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I'm studying a series on algorithms taught by "Abdul Bari" on youtube

Here is when he says "A into B" to talk about multiplying A by B

I know why some say "a times b" when talking about multiplication. I'm curious about the expression "a into b". Where might it come from?

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  • Here is a century-old attestation: books.google.com/… – user6726 Oct 9 at 17:01
  • It sounds all wrong to my ear, based on my experience with a variety of math instructors. Maybe it's a dialect thing. – aparente001 Oct 10 at 6:06
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This is an archaism that survives in Indian English. When I learned the times tables in the 70s, this is how I did it: "1 into 1 is 1", "1 into 2 is 2" etc. We also were taught '4 by 2 is 2', with 'by' standing for division.

You can see 17th and 18th century references to this usage, e.g., 'for two into two is Four' (Henry More, 1712); 'for two into three is six' (Margaret Cavendish, 1668)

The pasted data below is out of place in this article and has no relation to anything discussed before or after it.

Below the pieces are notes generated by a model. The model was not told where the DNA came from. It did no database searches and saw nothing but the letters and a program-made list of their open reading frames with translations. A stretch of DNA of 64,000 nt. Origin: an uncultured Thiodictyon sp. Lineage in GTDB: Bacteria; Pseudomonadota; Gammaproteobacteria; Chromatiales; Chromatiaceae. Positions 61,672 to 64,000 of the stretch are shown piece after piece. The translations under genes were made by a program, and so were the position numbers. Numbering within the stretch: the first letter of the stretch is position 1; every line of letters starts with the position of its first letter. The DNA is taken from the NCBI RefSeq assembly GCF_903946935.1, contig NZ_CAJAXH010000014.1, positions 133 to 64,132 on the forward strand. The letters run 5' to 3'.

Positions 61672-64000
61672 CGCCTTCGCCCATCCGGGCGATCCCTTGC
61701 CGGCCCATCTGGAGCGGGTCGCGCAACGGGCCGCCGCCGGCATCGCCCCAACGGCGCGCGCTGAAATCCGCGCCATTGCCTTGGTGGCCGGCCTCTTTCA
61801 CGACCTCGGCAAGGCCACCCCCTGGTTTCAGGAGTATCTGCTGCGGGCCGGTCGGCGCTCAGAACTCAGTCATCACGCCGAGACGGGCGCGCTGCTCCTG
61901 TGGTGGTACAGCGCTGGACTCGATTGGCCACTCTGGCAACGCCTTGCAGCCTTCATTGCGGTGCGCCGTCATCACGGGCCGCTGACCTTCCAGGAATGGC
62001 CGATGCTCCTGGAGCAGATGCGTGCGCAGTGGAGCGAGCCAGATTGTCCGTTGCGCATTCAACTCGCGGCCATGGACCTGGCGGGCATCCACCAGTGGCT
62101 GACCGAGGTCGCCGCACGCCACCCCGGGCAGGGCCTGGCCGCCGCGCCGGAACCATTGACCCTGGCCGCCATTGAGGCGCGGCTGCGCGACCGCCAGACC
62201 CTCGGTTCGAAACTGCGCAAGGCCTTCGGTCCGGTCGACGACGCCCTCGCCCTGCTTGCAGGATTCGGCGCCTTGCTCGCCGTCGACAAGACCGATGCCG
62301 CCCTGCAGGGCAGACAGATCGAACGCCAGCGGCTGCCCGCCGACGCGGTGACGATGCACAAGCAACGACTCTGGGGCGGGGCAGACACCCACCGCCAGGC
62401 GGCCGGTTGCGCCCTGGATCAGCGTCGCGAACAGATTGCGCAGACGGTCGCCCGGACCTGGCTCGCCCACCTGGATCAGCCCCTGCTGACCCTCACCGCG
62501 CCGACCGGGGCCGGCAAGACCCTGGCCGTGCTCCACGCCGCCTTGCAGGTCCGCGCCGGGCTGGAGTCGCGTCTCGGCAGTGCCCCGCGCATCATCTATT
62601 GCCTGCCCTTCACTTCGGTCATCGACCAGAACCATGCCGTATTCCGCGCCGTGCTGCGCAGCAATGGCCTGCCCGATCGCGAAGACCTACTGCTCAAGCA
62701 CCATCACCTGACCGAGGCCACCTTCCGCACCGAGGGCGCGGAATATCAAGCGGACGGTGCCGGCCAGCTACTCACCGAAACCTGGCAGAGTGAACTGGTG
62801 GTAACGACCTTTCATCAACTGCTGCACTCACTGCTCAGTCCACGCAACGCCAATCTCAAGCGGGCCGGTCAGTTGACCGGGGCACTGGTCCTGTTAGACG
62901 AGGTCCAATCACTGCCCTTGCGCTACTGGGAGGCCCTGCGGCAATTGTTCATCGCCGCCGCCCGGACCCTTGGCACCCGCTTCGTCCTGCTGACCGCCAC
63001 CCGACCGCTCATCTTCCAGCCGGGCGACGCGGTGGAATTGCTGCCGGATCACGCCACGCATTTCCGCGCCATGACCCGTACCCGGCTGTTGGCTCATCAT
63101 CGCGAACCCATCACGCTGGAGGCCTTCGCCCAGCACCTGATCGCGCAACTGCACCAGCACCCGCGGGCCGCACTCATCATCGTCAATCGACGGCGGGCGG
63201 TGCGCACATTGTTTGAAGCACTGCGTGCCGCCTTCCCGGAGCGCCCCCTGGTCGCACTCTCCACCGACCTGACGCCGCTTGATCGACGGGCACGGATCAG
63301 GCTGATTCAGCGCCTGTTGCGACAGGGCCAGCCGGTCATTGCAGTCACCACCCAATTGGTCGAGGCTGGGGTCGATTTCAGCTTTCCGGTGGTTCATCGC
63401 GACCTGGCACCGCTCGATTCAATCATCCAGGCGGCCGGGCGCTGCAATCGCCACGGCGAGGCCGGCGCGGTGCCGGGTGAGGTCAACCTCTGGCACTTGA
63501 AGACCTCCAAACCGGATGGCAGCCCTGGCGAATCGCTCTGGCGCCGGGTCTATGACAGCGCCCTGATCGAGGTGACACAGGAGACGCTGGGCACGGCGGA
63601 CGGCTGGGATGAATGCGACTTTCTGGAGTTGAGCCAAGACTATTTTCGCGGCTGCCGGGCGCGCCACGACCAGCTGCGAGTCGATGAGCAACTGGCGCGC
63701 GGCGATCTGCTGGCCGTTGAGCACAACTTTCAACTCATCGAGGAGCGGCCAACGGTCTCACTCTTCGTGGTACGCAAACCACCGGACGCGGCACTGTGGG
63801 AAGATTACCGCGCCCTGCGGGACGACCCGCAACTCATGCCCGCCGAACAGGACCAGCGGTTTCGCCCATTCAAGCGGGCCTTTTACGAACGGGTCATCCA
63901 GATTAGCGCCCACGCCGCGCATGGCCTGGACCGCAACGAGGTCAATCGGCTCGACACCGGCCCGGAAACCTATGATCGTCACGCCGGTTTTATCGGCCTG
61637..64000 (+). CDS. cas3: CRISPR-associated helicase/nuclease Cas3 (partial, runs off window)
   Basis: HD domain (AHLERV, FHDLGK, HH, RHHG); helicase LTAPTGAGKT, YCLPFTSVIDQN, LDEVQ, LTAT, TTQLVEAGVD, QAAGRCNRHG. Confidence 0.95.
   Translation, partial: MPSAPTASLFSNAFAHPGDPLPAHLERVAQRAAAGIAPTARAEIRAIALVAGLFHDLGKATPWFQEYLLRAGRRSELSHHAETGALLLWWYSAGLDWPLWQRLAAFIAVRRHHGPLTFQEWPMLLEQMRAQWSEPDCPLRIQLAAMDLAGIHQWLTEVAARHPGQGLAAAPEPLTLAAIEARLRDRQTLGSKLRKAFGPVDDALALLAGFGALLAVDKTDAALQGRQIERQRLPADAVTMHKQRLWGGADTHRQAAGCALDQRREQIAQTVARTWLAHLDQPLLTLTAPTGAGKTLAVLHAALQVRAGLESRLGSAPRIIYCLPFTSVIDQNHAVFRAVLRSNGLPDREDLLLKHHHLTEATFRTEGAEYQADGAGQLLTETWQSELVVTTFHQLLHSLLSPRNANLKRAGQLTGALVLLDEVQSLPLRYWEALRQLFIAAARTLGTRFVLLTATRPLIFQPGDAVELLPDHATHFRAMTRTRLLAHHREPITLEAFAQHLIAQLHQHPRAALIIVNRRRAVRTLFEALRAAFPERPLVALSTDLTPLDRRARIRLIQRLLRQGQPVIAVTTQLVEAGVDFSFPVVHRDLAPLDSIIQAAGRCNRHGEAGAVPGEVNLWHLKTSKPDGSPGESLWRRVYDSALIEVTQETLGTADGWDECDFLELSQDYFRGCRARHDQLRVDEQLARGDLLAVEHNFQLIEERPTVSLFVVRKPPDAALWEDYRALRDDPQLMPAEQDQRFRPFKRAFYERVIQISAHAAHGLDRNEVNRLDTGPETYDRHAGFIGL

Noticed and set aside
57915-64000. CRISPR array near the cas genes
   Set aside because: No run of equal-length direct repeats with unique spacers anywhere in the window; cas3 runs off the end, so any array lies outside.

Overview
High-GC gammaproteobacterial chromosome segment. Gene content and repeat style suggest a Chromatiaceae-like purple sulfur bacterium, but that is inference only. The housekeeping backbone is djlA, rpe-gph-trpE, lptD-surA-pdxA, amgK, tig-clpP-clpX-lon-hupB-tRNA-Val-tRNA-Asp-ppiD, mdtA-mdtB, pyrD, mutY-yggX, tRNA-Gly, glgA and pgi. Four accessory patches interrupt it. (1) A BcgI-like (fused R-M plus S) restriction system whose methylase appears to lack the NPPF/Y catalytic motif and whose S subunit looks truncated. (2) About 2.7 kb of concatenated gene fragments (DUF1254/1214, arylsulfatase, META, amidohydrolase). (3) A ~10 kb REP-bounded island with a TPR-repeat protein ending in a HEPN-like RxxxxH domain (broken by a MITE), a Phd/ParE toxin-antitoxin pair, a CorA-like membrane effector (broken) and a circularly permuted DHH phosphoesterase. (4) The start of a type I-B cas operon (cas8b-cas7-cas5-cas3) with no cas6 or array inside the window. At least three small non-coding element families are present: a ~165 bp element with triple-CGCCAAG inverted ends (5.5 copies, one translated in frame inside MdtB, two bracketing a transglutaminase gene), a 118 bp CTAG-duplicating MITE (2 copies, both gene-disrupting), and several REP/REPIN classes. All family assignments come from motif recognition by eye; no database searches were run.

Meanwhile, you can see a similar use in a non-Indian example here.

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    It seems that "by" has also changed meaning as well. Do you have any idea why the word "into" might be used? Because the word "times" arises naturally when asking "how many times do I add the same number" when speaking about multiplication. But I can't find such an analog for "into" – Francisco José Letterio Oct 10 at 11:56
  • The OED gives a meaning of 'into' as 'Used to indicate multiplication, as to multiply x into y (by considering the multiplicand replicated once for each unit of the multiplier).' Perhaps the verb 'multiply' got dropped over time? – user2474226 Oct 10 at 12:25
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    That's weird. If you asked me "What is 2 into 6" I would say "3". – DJClayworth Oct 10 at 13:28
  • @DJClayworth So would I, in fact I would tend to think of both "into" and "by" as referring to division as in "2 into 6 is 3" and "8 by 2 is 4". I don't think I would use either of them but that is what I would understand. – BoldBen Oct 18 at 12:58

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